Gender impact: In order to close the gender gap in the communities, women are empowered to possess undisputed knowledge in organic farming methods, irrigation technologies and mango processing. They also gain strong leadership and entrepreneurship skills via trainings on basic financial management, governance and marketing strategy. They benefit from the cooperative model that facilitates access to markets and the value chain. The project brings women to the forefront in the fight against climate change, poverty and inequality.

Scalability/replicability: Provincial and local authorities are actively involved and the private sector as off-takers of the mango products plays a key role in ensuring scalability of this initiative, which can contribute to South Africa’s National Adaptation Strategy and Green Economy Strategy, especially in terms of innovation and job creation. The objective is to extend to other regions of the country and further strengthen the domestic mango value chains with a social and gender-responsive philosophy.

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Not without us! Climate and gender justice in international climate politics

Description of the project: “Not without us” was launched in 2017 to promote the integration of gender justice in international climate policies and within the global climate justice movement. The aim is to support selected activists and gender experts from environmental groups and women’s organizations from Ecuador, South Africa and Indonesia in their attempts to connect local struggles for climate and gender justice with the UNFCCC process, enabling networking with other actors. As ‘multipliers’ they will also be able to translate the international climate discourse back into their own organizations and local contexts.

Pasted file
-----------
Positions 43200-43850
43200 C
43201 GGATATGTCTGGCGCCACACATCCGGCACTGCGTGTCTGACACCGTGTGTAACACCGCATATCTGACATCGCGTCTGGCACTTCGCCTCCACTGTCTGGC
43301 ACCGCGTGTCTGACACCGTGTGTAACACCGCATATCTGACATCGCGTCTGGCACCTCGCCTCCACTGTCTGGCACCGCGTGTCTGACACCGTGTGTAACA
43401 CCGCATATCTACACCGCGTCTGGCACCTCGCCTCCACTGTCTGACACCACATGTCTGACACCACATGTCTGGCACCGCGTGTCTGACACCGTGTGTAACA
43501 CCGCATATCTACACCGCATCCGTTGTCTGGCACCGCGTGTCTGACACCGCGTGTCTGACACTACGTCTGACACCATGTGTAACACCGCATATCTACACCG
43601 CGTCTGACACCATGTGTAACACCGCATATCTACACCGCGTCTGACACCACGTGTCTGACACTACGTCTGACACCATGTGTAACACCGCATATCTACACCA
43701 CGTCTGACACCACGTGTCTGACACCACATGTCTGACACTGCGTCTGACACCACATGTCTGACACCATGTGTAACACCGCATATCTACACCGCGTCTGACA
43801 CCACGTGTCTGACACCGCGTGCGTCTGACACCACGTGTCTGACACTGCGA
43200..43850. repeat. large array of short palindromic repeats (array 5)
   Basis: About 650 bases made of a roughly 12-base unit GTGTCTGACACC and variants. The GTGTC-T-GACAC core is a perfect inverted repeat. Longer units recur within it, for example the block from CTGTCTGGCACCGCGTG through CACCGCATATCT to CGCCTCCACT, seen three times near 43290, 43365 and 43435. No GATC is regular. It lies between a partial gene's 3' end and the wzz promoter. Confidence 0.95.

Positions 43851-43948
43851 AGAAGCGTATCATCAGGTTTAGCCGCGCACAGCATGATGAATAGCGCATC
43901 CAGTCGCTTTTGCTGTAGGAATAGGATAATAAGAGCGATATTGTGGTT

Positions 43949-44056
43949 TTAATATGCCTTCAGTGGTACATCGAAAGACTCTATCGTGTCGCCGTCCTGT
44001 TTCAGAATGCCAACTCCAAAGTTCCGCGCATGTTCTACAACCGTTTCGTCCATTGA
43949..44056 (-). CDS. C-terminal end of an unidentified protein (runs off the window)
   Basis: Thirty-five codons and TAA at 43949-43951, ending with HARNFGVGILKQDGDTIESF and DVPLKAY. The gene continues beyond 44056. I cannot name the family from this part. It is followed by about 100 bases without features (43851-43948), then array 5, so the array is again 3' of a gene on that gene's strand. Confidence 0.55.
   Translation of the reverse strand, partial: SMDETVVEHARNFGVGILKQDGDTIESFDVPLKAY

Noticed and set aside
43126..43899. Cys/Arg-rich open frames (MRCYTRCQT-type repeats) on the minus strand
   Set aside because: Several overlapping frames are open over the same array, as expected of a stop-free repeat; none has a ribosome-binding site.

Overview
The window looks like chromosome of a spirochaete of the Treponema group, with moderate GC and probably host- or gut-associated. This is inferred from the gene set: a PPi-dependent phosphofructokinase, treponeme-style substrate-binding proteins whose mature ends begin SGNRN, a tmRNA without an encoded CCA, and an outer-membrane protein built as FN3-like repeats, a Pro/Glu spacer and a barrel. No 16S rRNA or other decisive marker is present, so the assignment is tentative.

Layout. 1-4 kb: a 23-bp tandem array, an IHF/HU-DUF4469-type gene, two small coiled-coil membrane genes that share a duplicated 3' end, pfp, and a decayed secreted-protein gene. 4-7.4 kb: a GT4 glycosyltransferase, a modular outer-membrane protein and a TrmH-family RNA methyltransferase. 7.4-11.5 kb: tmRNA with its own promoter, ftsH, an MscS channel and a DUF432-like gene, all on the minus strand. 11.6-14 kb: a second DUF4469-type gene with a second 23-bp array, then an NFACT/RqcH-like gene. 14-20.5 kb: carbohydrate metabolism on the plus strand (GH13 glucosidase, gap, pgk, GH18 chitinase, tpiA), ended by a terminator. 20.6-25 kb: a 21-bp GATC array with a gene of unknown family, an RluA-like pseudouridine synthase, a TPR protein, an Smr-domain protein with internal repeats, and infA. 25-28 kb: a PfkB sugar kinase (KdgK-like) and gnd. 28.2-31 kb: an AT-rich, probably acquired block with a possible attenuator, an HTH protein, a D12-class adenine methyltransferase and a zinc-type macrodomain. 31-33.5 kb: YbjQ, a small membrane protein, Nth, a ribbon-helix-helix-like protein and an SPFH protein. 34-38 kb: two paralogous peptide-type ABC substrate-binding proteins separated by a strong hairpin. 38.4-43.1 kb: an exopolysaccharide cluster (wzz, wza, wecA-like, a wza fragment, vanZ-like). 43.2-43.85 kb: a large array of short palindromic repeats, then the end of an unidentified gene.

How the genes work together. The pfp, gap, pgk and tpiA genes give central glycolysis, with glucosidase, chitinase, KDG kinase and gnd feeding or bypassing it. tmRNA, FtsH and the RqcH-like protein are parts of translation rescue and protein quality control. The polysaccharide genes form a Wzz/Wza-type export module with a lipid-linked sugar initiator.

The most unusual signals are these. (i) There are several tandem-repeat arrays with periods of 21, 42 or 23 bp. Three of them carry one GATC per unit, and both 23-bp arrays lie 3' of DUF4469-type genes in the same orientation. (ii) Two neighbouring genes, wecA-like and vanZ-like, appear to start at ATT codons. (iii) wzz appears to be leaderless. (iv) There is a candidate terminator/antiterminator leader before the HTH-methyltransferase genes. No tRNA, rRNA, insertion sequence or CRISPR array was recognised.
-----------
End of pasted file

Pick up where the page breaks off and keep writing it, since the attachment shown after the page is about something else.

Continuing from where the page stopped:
Climate impact: National and international climate policies have proven to be more effective when gender is taken into account. In their respective communities, the participants are dedicated to different topics such as forest, agriculture, etc. On the international level, they have identified the corresponding focal topics where their local issues are negotiated. By participating in events and discussions, the women advocate for gender just climate solutions and showcase local examples of best practice.

Gender impact: Selected female activists are empowered to advocate for gender justice in their local contexts, as well as in national and international spheres. Additionally, the project aims at identifying the impacts of international climate policies on gender relations at local level. It addresses the lack of data on gender and climate change. Local stakeholder workshops, networking and exchange within and among organisations have increased awareness and knowledge about gender, climate change and UNFCCC.

Scalability / replicability: The project can increase outreach to a wider range of stakeholders within the target countries and their communities, thus, potentializing inter-organisational learning. It can also be scaled up to cover more participants from other countries. Both developing and developed countries should be taken into account, as skill-sharing within the global South and between global South and global North is a co-benefit. Webinars and trainings can be replicated globally.